Detection of nonthermal emission from the bow shock of a massive runaway star - Astrophysics > Solar and Stellar AstrophysicsReportar como inadecuado




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Abstract: The environs of massive, early-type stars have been inspected in recent yearsin the search for sites where particles can be accelerated up to relativisticenergies. Wind regions of massive binaries that collide have already beenestablished as sources of high-energy emission; however, there is a differentscenario for massive stars where strong shocks can also be produced: thebow-shaped region of matter piled up by the action of the stellar strong windof a runaway star interacting with the interstellar medium. We study thebow-shock region produced by a very massive runaway star, BD+43 3654, to lookfor nonthermal radio emission as evidence of a relativistic particlepopulation. We observed the field of BD+43 3654 at two frequencies, 1.42 and4.86 GHz, with the Very Large Array VLA, and obtained a spectral index map ofthe radio emission. We have detected, for the first time, nonthermal radioemission from the bow shock of a massive runaway star. After analyzing theradiative mechanisms that can be at work, we conclude that the region understudy could produce enough relativistic particles whose radiation might bedetectable by forthcoming gamma-ray instruments, like CTA North.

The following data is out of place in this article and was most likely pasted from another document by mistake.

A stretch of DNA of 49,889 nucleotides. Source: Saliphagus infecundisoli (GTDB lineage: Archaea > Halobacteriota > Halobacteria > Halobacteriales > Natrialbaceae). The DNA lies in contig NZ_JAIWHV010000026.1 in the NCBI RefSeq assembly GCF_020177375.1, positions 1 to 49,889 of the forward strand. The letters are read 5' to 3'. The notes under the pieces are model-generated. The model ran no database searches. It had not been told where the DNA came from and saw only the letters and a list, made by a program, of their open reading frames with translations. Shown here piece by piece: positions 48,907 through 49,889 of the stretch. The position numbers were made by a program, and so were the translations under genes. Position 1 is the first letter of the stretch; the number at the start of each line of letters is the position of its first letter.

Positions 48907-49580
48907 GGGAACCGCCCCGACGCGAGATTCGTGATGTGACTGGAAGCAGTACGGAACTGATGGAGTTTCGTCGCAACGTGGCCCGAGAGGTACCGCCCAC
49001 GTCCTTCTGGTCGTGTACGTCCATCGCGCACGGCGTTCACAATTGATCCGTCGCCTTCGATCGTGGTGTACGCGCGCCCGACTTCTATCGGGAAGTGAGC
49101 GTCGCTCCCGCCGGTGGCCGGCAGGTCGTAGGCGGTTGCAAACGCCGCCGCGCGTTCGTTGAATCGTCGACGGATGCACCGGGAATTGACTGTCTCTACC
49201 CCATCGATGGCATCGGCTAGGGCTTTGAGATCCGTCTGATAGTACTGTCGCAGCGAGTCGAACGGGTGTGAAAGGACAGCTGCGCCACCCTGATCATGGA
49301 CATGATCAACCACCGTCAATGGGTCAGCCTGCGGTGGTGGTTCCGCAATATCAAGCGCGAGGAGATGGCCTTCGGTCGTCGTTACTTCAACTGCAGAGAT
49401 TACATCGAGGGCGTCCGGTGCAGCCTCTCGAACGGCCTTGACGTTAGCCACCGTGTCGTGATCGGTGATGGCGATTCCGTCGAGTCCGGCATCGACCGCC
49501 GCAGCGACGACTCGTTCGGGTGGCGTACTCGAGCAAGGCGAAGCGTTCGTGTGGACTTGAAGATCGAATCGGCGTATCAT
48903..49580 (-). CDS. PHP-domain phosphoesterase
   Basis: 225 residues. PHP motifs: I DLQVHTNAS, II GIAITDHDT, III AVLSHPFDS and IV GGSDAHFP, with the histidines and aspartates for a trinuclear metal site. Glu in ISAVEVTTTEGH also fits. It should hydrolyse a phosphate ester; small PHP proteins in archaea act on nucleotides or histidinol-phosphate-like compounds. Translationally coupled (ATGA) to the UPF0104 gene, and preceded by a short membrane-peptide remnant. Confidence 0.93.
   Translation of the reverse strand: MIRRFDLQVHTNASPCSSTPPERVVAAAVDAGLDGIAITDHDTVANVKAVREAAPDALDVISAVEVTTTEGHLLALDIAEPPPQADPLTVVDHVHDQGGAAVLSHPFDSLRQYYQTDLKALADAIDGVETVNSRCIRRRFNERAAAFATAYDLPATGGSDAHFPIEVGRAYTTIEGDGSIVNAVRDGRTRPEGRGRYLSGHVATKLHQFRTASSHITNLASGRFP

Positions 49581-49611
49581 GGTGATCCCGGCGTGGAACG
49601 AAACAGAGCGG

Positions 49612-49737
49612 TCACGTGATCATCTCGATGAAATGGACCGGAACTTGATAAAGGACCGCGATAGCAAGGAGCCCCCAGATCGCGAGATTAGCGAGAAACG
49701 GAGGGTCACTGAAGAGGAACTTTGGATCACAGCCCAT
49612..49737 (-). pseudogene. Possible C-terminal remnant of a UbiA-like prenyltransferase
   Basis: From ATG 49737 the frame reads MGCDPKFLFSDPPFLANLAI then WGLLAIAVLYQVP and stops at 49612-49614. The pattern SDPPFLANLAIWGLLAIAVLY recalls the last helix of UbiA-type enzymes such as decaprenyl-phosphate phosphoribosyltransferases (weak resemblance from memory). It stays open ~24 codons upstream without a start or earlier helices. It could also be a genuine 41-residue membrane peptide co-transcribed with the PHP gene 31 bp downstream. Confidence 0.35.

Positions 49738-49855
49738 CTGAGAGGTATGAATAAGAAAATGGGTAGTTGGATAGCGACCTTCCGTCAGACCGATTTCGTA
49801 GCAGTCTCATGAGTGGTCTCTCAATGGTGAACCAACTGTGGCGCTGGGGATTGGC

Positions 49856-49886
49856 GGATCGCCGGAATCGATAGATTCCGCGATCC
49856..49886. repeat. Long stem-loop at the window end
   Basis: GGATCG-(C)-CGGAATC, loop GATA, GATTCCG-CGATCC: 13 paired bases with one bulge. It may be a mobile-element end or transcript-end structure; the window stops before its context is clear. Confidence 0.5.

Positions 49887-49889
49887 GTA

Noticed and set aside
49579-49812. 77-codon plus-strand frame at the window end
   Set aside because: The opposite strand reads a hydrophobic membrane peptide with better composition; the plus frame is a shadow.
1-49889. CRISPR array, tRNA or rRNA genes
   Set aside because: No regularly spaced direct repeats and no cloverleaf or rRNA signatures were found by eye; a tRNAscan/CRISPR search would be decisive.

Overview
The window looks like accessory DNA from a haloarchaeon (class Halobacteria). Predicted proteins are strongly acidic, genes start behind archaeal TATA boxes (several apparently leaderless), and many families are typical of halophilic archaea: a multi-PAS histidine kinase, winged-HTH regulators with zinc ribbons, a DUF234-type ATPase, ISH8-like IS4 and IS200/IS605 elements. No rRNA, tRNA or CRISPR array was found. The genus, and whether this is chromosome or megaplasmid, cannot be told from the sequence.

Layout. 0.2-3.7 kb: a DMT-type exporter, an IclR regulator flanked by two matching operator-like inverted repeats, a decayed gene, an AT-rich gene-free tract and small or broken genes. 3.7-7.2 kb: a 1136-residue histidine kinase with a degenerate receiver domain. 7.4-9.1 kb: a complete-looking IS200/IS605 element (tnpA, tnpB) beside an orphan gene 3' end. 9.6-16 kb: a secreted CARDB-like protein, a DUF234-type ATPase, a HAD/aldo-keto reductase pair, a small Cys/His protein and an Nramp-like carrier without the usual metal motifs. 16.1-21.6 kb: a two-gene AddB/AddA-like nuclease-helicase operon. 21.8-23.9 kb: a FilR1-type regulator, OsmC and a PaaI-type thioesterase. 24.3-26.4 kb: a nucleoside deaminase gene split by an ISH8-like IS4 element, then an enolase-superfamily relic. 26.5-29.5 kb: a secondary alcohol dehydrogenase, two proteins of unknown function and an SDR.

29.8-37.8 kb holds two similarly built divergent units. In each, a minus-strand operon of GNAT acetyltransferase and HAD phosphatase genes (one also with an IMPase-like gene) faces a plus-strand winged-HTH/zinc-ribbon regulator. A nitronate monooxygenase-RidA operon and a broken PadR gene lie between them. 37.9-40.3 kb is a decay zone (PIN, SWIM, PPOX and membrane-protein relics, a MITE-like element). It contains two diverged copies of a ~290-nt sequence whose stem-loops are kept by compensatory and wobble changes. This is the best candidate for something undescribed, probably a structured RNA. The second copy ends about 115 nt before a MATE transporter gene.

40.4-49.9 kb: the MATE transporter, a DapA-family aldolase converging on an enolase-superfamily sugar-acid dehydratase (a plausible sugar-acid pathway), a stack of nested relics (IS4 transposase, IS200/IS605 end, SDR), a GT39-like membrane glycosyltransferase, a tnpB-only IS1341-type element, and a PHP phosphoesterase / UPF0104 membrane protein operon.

Autor: Paula Benaglia, Gustavo E. Romero, Josep Marti, Cintia S. Peri, Anabella T. Araudo

Fuente: https://arxiv.org/







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